I started college after high school with the intention of teaching business at the high school level. During my sophomore year, though, it occurred to me that I had never worked in a business environment. How was I going to teach young people about working in an office?
Much to the consternation of one of my professors, I decided to take a break from college. I earned an associate’s degree in an executive secretarial program and got a job at Allstate, thinking I would work for a couple of years and then go back to school. Eighteen years later, I was still there.
Over the years, I had progressed from a secretarial position to a ﬁnancial analyst position, then lower-level management. By that time, I thought maybe I didn’t need a degree. But one day my manager said to me, “At some point you’re going to get stopped in your career path because someone will look at your ﬁle and realize that you don’t have a degree.” Something in the way she said that made me think she was right, so I started looking into educational options.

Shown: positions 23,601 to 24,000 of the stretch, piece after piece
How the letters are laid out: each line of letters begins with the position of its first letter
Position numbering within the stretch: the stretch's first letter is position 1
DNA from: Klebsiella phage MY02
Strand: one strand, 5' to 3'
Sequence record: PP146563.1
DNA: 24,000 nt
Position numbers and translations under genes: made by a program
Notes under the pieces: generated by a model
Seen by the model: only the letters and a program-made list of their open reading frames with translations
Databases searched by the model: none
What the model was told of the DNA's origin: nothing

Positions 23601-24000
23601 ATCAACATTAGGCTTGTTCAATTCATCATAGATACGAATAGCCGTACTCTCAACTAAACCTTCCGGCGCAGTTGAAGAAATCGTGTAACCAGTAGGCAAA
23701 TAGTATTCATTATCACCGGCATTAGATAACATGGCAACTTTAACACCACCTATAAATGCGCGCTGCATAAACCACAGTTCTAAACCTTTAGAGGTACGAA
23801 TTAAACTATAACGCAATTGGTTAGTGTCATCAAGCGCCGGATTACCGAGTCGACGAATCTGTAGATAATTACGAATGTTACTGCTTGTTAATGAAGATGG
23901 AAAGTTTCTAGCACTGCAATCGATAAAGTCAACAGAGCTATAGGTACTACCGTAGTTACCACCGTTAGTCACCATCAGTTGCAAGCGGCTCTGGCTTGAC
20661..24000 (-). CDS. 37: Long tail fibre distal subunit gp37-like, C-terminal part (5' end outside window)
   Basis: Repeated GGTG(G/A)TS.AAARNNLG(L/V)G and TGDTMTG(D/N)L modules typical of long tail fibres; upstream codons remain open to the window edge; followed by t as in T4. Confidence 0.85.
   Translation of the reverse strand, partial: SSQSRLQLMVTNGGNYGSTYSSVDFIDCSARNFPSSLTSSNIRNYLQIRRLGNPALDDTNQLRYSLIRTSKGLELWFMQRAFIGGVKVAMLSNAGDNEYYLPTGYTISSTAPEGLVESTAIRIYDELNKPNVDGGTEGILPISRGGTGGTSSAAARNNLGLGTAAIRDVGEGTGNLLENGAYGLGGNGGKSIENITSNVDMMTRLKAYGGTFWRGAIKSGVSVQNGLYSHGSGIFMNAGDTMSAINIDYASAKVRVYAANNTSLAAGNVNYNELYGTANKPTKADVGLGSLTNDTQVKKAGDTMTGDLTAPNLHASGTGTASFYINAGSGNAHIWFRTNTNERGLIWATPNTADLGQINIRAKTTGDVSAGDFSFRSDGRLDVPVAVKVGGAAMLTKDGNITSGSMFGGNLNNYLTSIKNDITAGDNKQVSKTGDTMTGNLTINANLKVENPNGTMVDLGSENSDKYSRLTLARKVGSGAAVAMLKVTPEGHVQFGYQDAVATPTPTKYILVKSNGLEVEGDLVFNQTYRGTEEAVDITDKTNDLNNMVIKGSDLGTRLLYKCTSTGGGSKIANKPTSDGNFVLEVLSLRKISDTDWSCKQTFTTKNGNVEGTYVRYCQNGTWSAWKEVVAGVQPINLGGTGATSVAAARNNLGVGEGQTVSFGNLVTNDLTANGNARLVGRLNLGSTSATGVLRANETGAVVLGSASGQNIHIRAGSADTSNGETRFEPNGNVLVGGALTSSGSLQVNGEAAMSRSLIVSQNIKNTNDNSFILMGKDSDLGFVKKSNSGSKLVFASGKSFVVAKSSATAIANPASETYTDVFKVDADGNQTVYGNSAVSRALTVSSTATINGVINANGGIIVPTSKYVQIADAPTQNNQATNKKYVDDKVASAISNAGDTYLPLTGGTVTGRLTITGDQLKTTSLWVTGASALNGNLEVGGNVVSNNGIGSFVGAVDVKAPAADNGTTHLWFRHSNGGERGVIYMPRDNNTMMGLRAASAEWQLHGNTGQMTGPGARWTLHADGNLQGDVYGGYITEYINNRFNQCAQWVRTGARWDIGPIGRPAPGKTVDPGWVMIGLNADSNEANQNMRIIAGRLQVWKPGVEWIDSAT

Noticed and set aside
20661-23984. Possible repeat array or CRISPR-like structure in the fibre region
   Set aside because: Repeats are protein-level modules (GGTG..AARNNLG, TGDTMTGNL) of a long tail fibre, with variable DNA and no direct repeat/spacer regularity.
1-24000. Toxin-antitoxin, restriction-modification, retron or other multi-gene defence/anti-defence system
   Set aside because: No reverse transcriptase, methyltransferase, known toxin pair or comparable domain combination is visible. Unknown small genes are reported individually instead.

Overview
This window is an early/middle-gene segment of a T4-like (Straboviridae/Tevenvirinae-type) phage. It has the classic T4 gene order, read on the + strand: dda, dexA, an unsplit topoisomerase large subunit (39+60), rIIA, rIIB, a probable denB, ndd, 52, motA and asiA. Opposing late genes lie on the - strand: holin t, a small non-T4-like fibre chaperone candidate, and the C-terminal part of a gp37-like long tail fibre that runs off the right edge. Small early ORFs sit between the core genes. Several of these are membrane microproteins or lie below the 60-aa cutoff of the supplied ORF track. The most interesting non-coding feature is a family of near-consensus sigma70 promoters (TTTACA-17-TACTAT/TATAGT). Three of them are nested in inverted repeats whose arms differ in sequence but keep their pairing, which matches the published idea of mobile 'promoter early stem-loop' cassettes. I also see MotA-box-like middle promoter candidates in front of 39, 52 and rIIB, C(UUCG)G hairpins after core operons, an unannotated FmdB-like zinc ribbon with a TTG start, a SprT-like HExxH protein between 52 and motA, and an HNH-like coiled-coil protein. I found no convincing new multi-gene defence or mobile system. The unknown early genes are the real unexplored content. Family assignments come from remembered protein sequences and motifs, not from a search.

I saw an ad for the Elmhurst Management Program and was intrigued by the accelerated nature of it and by the fact that you didn’t have to start at square one. I had been in business for 18 years by then, and I understood day-to-day work life. In EMP we were all adults; we all brought work experience to the classroom. We learned from one another.
Going back to school as an adult put me in a mode of continuous learning. After graduating from Elmhurst, I earned two professional certiﬁcations that helped me in my career. Even now, I’m taking classes in subjects like Photoshop, classical music and classic ﬁlms. And my urban studies minor stimulated my interest in traveling. Since retiring ﬁve years ago, I’ve been to South Africa, the Galapagos Islands, Egypt, Italy and the Amazon. I have even fulﬁlled my original desire to teach by tutoring in an adult literacy program.